Across the Universe
- Julie Taymor
- Reviewed by
- José Ruiloba a.k.a. Morris
- Review date
- Monday, December 10, 2007
Jude (Jim Sturgess) is a Liverpool lad who travels to the US in search of his father (Robert Clohessy) and ends up befriending rebellious student Max (Joe Anderson). He also meets the latter’s sister Lucy (Evan Rachel Wood) with whom it’s love at first sight. They all eventually move to Greenwich Village, sharing a flat with artists Sadie (Dana Fuchs), Prudence (T.V. Carpio) and JoJo (Martin Luther McCoy). Together they experience the difficulties of the era, when the Vietnam War was at its worst and activists did what they could to stop it.
Julie Taymor directed from a screenplay by Dick Clement and Ian La Frenais, based on an idea by the three. In this case it’s important to separate the idea (which is fantastic) to the actual screenplay (which many people will have a problem with). I have to admit the movie is a mess, but it’s a wonderful, inspired, original, arresting and involving one. It took me a while to get used to what was presented in front of me, for I expected a coherent story and it never really came. But after a while (and aided by a second viewing) I got it. As Jude remarks at one point: “Surely it’s not who you are or what you do, but how you do it.”
Across the Universe is a movie made up of moments. It is a bizarre trip into the Beatles-mania, not only by way of their classic songs, but also in the shape of countless references. The music has been re-worked in a way that feels refreshing, with some of them exuding entirely different feelings from the recollections we had. It’s said that the majority of songs were recorded live on set and you can feel that roughness and you-are-there feeling. And yes, the story is shaped to fit this and that lyric, but you should stop paying attention to that and get on with the groove, enjoy the inspired ways in which it is used and let it get you in the mood of a time and era long gone, yet with striking echoes of our present.
Taymor’s knack for creativity is on full display, giving way to some truly exhilarating sequences that go hand-in-hand with quieter, character-driven ones. I was especially awed by Prudence’s touching rendition of “I Want to Hold Your Hand”, highly entertained by big production numbers of “Come Together”, “I am the Walrus” and “Mr. Kite”, left speechless by the beauty of “Because”, exhilarated by the intensity in Sadie and JoJo’s “Oh Darling”, moved by the soulful and poignant renditions of “Let it Be” and “Hey Jude”, flabbergasted by the visuals and background in “Strawberry Fields Forever”, feeling high during Max’s “Happiness is a Warm Gun”, excited about Jude’s climactic “All You Need is Love” and marveled at the brilliant audacity of the recruiting scene to the tune of “I Want You”. Just writing about these scenes makes me want to see them again and again and again.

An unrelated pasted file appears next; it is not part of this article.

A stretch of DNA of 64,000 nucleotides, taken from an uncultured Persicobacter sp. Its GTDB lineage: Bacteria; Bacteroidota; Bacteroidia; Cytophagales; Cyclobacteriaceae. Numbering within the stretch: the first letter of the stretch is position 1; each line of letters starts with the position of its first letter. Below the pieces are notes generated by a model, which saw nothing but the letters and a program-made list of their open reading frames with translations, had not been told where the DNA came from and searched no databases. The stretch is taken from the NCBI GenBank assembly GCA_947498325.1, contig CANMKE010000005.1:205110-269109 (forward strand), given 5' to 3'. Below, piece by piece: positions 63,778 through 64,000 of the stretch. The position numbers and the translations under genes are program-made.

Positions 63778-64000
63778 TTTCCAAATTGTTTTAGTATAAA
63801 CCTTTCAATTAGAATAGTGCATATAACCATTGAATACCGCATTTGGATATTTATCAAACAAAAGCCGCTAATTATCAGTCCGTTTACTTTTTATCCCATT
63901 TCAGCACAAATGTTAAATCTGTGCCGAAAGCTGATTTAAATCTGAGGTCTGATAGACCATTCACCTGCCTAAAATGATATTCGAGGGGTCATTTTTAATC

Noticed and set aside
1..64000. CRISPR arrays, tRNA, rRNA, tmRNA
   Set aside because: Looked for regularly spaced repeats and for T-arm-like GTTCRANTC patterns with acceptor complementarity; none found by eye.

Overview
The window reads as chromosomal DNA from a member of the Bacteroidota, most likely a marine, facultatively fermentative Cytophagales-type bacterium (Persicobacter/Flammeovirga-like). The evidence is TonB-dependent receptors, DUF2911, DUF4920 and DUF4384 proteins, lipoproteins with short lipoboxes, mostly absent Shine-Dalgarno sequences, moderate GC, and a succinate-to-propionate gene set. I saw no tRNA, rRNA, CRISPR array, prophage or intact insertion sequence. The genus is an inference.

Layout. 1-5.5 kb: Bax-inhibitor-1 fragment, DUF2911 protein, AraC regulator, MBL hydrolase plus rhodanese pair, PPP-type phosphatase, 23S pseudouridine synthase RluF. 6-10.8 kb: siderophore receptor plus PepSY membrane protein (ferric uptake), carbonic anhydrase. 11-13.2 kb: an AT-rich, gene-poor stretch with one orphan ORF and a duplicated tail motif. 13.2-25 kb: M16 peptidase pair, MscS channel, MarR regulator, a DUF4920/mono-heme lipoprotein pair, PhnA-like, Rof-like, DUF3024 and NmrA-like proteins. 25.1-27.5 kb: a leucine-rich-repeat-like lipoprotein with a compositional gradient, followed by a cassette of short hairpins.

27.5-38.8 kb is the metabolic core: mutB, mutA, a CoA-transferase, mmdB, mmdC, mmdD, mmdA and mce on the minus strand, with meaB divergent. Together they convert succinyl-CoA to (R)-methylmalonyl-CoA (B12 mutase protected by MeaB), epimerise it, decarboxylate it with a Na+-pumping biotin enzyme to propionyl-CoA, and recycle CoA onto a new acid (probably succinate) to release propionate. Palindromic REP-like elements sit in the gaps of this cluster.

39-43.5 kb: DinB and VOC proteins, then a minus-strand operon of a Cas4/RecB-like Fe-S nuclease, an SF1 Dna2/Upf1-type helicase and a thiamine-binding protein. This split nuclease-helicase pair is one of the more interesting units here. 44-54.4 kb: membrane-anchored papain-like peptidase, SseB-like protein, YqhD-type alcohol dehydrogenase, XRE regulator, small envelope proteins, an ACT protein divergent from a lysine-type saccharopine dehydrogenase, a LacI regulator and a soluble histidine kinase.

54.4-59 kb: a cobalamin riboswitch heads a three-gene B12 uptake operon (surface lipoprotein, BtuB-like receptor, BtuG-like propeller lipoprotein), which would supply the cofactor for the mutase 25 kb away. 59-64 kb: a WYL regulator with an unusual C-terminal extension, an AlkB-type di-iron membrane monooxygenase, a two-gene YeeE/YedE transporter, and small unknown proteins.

Of all the performers only Evan Rachel Wood came into the project with some cred. She’s very good and has a surprisingly potent and beautiful voice. Jim Sturgess is a great find, with his role fitting like a glove and being able to create a conflicted yet compelling and identifiable character. Joe Anderson is top-notch in the role that goes through the biggest arc. Dana Fuchs and Martin Luther are clearly channeling Janis Joplin and Jimmy Hendrix, doing so with panache and personality to spare. Special appearances by Bono, Joe Crocker, Eddie Izzard and Salma Hayek are all a hoot. And needless to say, everyone sings their hearts out.
“As long as you don’t have flat feet...”
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